Outside of the world of fly fishing I suppose that I'm something of a - and I really hate to use the expression - 'music fan'. Ugh, just the sight of the phrase on the screen in front of me makes me feel bilious for a plethora of reasons far too petty and off-topic to grumble about here, but nevertheless it's the simplest way of putting it. Let's just summarise the potential book's worth of drivel (I really could babble for hours, but this is hardly the place or the audience) by saying I likes me a bit o' music. My sphere of interest encompasses anything from classical to ska, metal to celtic and, in some extreme cases, dubstep. From a fairly young age though I've been particularly taken with punk music - something about the whole 'young, stupid and pissed off about... well, we're not too sure' vibe always appealed to me on a level that other genres never quite managed. It can be angry, aggressive, erratic, but at the same time retains a carefree, youthful energy which is perhaps lacking in my staple diet of death and thrash metal. Punk never gets too serious, and when you're a kid (hark the wisdom of the man of nineteen summers) what is there to be serious about? Nothing. To be honest, if, as I nose my way out of the nursery stream into the raging torrent of adult life, I ever start to take things too seriously, if I lose that feeling of inner punk, It'll feel like I've gone very wrong somewhere down the line.
"Yeah yeah, you're a punk fan, we get it. Now stop being such a tooth-aching sycophant and get to the point."
Apologies, reader, but it's a genuinely emotive subject for me! You'll sooner see me getting dewy eyed listening to a favourite album rediscovered in a forgotten attic box than over the predictable 'reunited against all the odds' scene you see at the end of every film ever. My girlfriend has pointed out to me on a number of occasions that I can be an insensitive git to be with in the cinema, as it happens. But yes, sorry, my point...

Pegboy, formed in Chicago in the early 90s, have grown to become a favourite band of mine since I stumbled across them on one of my regular trawls through the darkest recesses of Youtube a year or two ago. I've also been a follower for some time of a chap called Robert Thompson, who runs the site Third Year Fly Fisher. He used to put up monthly blog-type videos of his fishing exploits interspersed with nice compilations of footage. In the last couple of years though he's started making longer films, good ones at that. So, imagine my surprise when the trailer below popped up!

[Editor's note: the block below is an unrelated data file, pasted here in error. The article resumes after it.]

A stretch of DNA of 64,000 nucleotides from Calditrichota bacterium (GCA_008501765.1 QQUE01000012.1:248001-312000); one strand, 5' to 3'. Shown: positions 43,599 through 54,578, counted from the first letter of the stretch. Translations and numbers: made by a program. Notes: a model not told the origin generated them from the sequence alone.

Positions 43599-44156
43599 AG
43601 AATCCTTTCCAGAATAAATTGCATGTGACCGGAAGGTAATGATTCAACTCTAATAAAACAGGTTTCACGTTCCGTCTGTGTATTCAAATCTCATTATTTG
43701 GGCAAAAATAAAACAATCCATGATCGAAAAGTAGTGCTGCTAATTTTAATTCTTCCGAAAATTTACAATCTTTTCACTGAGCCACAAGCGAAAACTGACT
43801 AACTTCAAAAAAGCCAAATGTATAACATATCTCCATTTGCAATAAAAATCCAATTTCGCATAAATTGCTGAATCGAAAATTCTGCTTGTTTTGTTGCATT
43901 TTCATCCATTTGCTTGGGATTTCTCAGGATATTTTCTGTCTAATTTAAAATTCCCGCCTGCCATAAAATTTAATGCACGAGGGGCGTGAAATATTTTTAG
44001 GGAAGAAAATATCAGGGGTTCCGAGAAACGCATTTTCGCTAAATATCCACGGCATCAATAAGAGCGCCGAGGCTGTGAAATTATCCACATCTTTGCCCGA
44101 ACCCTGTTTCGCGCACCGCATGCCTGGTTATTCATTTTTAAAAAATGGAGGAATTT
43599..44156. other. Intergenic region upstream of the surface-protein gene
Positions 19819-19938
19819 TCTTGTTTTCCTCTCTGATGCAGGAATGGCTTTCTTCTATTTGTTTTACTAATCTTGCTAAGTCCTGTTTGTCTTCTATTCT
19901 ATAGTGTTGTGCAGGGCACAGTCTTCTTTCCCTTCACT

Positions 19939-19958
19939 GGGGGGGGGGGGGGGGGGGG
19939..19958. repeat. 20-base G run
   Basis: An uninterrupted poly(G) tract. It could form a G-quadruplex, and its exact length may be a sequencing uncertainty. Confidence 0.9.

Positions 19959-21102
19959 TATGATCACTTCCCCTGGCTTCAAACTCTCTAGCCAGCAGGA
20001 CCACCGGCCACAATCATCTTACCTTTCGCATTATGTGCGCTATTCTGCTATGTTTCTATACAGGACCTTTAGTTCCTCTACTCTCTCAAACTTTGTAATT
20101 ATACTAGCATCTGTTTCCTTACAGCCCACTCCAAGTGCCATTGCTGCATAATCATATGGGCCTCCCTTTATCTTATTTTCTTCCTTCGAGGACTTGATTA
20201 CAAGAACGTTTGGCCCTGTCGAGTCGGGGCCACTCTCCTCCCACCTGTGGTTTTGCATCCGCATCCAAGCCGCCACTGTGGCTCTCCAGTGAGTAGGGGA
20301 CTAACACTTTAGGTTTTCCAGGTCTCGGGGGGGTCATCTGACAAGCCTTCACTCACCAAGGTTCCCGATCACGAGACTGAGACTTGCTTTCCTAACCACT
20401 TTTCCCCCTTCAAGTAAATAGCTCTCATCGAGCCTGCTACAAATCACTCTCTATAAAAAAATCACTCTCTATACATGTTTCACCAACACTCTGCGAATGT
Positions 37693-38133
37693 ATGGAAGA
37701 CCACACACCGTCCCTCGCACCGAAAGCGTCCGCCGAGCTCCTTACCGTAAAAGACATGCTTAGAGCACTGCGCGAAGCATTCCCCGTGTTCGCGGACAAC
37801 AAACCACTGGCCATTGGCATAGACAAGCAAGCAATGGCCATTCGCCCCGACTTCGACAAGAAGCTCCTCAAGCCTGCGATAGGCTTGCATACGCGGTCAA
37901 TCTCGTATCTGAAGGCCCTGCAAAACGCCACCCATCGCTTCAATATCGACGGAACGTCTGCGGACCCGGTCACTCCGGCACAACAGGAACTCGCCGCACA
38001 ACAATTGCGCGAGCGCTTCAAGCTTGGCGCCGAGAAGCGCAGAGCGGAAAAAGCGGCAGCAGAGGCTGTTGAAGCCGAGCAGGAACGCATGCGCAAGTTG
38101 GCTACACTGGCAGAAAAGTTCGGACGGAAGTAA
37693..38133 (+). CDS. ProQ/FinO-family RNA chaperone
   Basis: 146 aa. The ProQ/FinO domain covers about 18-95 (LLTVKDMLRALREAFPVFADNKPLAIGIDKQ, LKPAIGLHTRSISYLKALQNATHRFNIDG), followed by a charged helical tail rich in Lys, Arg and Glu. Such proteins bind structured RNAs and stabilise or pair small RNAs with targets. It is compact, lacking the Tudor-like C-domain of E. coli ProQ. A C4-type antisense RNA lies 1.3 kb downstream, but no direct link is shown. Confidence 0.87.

"Reverb" fly fishing trailer - Youtube
(sorry I couldn't embed the vid to make it easier - Blogger decided I could have anything, just not this)

Yep, it would appear Pegboy (or at least half of Pegboy plus their pal Herb from Rights Of The Accused) are fly fishers. Fate? Well I don't believe in that crap, but a happy coincidence at least. I emailed Robert and asked about getting hold of a copy. I was given a price, and it was in the post the next day. It arrived surprisingly quickly actually - only a week, which from the States isn't bad.

So, how was it? Well, for me? Fantastic, but that could be the 'music fan' (again... just no) in me talking. It's really a documentary about the band tied together by fly fishing, but there's plenty there to please the angling eye, with wonderful shots of small stream brown and brook trout fishing. Reverb is actually only an extra on the DVD of Robert's film 'Heart of The Driftless' which takes a more full on, and again excellent look at the same streams in the Driftless area in the upper American Midwest, and even if the whole punk thing doesn't float your boat, HOTD is worth the price all on its own.

What really struck a chord with me in Reverb, though, more than the fishing, more than the music, was actually seeing Larry and Joe now as forty-somethings looking back on their career. Quite a shock at first when you're used to the angry young guys from the music videos. The fact was though, as much as time had passed and they'd changed as people, the spark was still there. As soon as they jump up on stage the youth bursts back out, and so it does when they're together chasing trout. This brings me full circle, back to my thoughts at the start of this post - a post which has turned out to be a hell of a lot longer than I was expecting, might I add! Punk spirit. Never take anything too seriously, never lose your playful side. In a little over a month I turn twenty. I can hear your laughter, but shit, twenty! Somehow for the first time it just feels like a proper number, no more messing about. Double that and you're forty. Presuming I make it to forty, where will I be? Life gets more serious the older you get. The miserable bastards on the trains at rush hour are testament to that. Will my inner punk be squashed out of me by taxes, bills and bairns? So long as I keep a fly rod close at hand and a good river nearby, I think it'll survive. As I've said, it's all about not taking things too seriously, and as much as you can concentrate hard with fishing - apply all your wit to it, hone your skills - you can never start to take it too seriously. Where would the fun in that be? No matter what happens, even if I have to sell all my CDs to pay the rent, I'll always be able to keep the inner punk hidden away in there somewhere, and let him loose to swear at tangled leaders and curse fly-snatching branches.